A new Ohio bill would allow guns on college campuses.
Representative Ron Maag is introducing this legislation and he says these are reasonable, practical changes to Ohio gun laws. Ohioans would also be able to carry concealed guns in churches, daycares, private airplanes and government buildings.
The proposed legislation has people talking.
"I don't think it's the best idea," says Kenny Day.
"There's definitely respect to the second amendment that needs to be considered," explains Brian Pack.
"I totally disagree about that," says Alejandro Colon.
The campus of Virginia Tech experienced the deadliest college campus shooting in our country's history. Some local students think this bill could lead to a similar tragedy.
"I don't think having that permit will stop violence, it will probably increase it if you had all these people walking around with guns," explains Cherisse Johnson.
Johnson says it's especially dangerous with the range of stress and emotions that college students deal with on a day to day basis.
"Regardless of whether you have a concealed weapons permit, that does not mean that you know how to handle your emotions," adds Johnson.
"It's not necessary. It's a school environment, not a need for guns," says Alejandro Colon.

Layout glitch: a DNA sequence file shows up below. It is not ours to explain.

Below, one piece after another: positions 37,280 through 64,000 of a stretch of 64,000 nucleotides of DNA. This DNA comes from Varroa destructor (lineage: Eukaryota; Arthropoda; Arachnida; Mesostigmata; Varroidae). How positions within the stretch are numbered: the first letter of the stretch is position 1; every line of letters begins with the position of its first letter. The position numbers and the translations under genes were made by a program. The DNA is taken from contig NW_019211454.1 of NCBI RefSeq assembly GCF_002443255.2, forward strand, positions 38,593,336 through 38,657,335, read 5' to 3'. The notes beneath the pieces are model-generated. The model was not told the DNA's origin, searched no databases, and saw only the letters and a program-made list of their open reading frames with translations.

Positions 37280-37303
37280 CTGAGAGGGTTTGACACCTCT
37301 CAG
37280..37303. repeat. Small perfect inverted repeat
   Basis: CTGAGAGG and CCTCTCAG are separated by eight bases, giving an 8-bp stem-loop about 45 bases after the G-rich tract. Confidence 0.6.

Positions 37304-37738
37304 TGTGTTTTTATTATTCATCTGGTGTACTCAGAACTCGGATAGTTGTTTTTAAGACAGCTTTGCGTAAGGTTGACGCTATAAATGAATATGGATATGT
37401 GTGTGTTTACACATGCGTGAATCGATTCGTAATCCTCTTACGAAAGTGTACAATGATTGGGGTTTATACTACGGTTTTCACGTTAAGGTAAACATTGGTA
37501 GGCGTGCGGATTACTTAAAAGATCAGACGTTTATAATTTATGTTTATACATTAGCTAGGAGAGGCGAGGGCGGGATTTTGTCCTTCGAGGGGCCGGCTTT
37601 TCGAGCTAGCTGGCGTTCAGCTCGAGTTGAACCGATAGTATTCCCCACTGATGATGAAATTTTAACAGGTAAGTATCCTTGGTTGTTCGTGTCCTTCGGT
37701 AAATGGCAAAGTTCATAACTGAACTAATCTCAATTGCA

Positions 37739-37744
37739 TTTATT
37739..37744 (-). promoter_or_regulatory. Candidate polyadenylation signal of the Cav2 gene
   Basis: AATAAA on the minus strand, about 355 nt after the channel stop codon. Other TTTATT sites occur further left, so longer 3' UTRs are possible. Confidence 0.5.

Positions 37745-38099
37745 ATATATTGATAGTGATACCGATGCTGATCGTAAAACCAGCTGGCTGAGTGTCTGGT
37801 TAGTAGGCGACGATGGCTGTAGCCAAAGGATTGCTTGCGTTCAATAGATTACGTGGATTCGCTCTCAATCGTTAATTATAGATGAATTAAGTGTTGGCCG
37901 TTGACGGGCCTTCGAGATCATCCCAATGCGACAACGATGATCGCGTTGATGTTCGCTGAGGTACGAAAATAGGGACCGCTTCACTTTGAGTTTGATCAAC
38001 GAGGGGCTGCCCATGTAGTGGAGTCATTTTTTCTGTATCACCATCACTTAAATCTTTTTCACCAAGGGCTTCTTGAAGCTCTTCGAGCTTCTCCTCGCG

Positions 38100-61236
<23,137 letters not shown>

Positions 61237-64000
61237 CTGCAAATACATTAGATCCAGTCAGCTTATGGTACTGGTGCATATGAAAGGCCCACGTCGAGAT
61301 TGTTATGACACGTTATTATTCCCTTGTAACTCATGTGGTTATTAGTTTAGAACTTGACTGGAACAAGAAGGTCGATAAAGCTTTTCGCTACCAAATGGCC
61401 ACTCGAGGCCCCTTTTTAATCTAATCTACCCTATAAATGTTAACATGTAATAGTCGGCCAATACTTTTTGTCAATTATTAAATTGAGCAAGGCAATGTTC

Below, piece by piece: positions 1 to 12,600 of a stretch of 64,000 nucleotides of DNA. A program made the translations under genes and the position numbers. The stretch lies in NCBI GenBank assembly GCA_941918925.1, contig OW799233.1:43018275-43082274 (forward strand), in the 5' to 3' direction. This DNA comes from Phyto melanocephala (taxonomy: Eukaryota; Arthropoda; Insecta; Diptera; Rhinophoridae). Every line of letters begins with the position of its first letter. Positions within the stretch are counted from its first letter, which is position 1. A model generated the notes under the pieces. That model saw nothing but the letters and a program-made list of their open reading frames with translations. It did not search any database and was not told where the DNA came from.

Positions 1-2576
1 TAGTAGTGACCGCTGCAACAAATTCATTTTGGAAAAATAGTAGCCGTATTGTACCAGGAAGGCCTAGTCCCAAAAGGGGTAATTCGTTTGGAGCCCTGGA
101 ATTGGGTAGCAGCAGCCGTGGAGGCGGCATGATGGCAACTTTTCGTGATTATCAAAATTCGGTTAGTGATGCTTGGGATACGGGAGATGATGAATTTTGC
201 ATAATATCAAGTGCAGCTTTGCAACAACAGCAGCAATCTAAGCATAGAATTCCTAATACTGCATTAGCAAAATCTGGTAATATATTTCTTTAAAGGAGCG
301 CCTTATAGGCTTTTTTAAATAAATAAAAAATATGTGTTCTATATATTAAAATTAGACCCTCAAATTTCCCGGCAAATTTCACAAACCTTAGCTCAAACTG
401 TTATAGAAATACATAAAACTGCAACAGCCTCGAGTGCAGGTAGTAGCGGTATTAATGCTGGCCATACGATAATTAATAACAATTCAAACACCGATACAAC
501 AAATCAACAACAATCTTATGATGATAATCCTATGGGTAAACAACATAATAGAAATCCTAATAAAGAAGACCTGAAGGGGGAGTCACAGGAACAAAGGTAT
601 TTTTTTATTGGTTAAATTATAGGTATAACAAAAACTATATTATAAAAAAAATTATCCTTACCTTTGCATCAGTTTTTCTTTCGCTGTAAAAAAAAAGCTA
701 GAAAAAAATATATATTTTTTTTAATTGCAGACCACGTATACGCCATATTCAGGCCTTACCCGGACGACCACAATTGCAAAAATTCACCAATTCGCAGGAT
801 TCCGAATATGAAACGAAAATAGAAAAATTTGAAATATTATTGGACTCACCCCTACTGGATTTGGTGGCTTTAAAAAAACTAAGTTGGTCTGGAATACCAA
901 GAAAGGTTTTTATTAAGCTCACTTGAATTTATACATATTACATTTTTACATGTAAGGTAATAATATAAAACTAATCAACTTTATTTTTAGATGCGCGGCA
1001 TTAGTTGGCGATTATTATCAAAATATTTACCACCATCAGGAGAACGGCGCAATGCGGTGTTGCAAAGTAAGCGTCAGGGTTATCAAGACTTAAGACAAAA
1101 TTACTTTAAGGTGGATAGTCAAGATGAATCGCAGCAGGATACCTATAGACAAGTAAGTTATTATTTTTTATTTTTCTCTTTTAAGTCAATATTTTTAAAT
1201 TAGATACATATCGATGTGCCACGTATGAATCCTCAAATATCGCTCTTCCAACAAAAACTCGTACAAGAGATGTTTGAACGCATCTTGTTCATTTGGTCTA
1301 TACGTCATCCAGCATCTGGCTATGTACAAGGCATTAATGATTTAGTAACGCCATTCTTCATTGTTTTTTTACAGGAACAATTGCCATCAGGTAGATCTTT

But proponents for the bill argue that these people with a concealed carry are trained and responsible with guns, and it's their right to be able to protect themselves if need be. If UC did allow guns on campus, one student suggests a requirement that may resolve some issues.
"If you could easily show, wear some kind of badge or something saying that you have some kind of certification that might make it easier to accept," say Brian Pack.
Just last month, UC police sent out an emergency alert about a gunman on the campus. It turned out that a faculty member on campus saw a person adjusting the gun in their belt walking near a campus building. Nothing came of the incident, but some students say it would take some adjustments to the alert system from police to help prevent confusion.
"If people are just allowed to bring guns on campus, I feel like the text message alerts like that would subside and it might not alert us of a true threat," says Day.
Several of the colleges in Greater Cincinnati declined to comment on the issue and didn't want to speculate on whether they support this bill.
The Hamilton County Police Chiefs Association plans to further look into this issue at their next meeting next month to determine if they support the bill or not.
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